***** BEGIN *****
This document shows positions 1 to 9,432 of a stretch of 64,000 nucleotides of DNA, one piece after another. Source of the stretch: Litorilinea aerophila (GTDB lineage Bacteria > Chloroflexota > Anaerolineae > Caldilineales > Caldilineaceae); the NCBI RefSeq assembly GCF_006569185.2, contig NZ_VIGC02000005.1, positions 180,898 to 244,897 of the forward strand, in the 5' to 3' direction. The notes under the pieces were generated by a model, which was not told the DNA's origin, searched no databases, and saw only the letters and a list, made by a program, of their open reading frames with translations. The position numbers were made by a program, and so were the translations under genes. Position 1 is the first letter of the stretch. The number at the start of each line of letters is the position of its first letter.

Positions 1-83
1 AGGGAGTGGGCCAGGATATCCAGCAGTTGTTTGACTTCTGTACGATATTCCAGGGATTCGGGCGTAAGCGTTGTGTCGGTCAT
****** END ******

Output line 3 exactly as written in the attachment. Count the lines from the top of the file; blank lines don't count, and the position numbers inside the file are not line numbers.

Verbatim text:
1 AGGGAGTGGGCCAGGATATCCAGCAGTTGTTTGACTTCTGTACGATATTCCAGGGATTCGGGCGTAAGCGTTGTGTCGGTCAT